Case Reports in Medicine

Case Reports in Medicine / 2014 / Article

Case Report | Open Access

Volume 2014 |Article ID 346256 | 3 pages |

Strongyloidiasis: The Cause of Multiple Gastrointestinal Ulcers in an Immunocompetent Individual

Academic Editor: Robert A. Kozol
Received21 Oct 2013
Accepted20 Dec 2013
Published04 Feb 2014


Strongyloidiasis is a common parasitic disease in tropical regions of the world. Infection with Strongyloides stercoralis usually remains asymptomatic with peripheral eosinophilia and uncontrolled growth. Consequently, immunocompromised individuals are at a higher risk of complications of this disease. We present a case of an immunocompetent patient whose complaint of acute abdominal pain was found to be due to gastric and duodenal ulcerations. Laboratory examination revealed significantly elevated absolute eosinophil count at 11,466/mm3 (normal 0–700/mm3). The duodenal biopsy revealed parasitic ova and adult worms suggestive of Strongyloides stercoralis nematode with increased eosinophils in the tissue. We report the first case of multiple gastric and duodenal ulcerations due to Strongyloides stercoralis in an immunocompetent patient. We suggest that the elevated eosinophil count played a central role in the pathogenesis.

1. Introduction

Global prevalence of Strongyloides stercoralis infection is unknown, but it is estimated that more than three million people are infected worldwide. Infected patients usually remain asymptomatic with peripheral eosinophilia or may complain of myriad of symptoms including skin rash due to larval penetration, cough, wheezing, dyspnea, upper abdominal pain, nausea, vomiting, or diarrhea. Strongyloides stercoralis induced gastrointestinal ulcer disease in immunocompromised patients has been well described in the literature but there is only one reported case of a gastric ulcer occurring in an immunocompetent individual due to Strongyloides stercoralis infection.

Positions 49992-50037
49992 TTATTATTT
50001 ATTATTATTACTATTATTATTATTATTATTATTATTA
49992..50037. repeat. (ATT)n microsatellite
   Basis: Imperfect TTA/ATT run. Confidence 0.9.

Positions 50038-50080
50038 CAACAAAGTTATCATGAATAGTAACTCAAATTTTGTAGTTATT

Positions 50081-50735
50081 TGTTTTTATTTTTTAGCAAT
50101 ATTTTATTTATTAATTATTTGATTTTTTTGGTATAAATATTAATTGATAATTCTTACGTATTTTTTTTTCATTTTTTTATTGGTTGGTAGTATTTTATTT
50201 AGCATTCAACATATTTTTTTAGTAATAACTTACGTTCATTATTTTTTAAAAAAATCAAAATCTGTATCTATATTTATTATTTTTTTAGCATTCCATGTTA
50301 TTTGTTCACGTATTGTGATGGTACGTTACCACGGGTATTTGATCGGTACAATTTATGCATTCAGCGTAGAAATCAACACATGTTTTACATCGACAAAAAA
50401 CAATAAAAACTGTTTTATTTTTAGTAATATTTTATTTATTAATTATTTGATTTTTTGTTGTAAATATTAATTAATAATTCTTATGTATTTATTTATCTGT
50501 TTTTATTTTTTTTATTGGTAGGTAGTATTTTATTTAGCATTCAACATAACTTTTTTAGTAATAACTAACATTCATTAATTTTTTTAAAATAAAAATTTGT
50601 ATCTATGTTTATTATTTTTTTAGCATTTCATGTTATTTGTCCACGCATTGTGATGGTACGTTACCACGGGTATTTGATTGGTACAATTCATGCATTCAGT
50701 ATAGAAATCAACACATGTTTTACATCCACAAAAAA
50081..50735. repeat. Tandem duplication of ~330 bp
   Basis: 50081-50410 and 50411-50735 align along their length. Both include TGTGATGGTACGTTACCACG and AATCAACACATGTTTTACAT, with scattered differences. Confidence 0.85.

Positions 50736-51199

2. Case Report

An 83-year-old male born in Dominican Republic with a past medical history of arterial hypertension and asthma presented with complaint of constant abdominal pain for 5 days prior to admission, located in the epigastric area. The patient denied having any fever, chills, nausea, emesis, or altered bowel movements. Additionally, the patient denied using any inhaled corticosteroids or any other medications. He had recently returned from a trip to the Dominican Republic one week prior to his present admission. Not being able to recall any sick contacts, the patient on physical examination was afebrile with a mildly elevated blood pressure of 142/79 mmHg and a soft abdomen without any tenderness. Initially laboratory examination was remarkable for an elevated white cell count of 18,200/mm3 (normal 4,500–11,000/mm3) with a markedly elevated absolute eosinophil count of 11,466/mm3 (normal 0–700/mm3), while the rest of his laboratory studies were unremarkable. A computed tomography scan of the abdomen was performed and was also unremarkable. Upper endoscopy showed multiple ulcers in the antrum and the bulb of the duodenum. On the biopsy, parasitic ova and adult worms suggestive of Strongyloides stercoralis with a high number of eosinophils were seen by the pathologist (Figure 1). The patient was then placed on albendazole which significantly improved his peripheral eosinophilia to a normal level.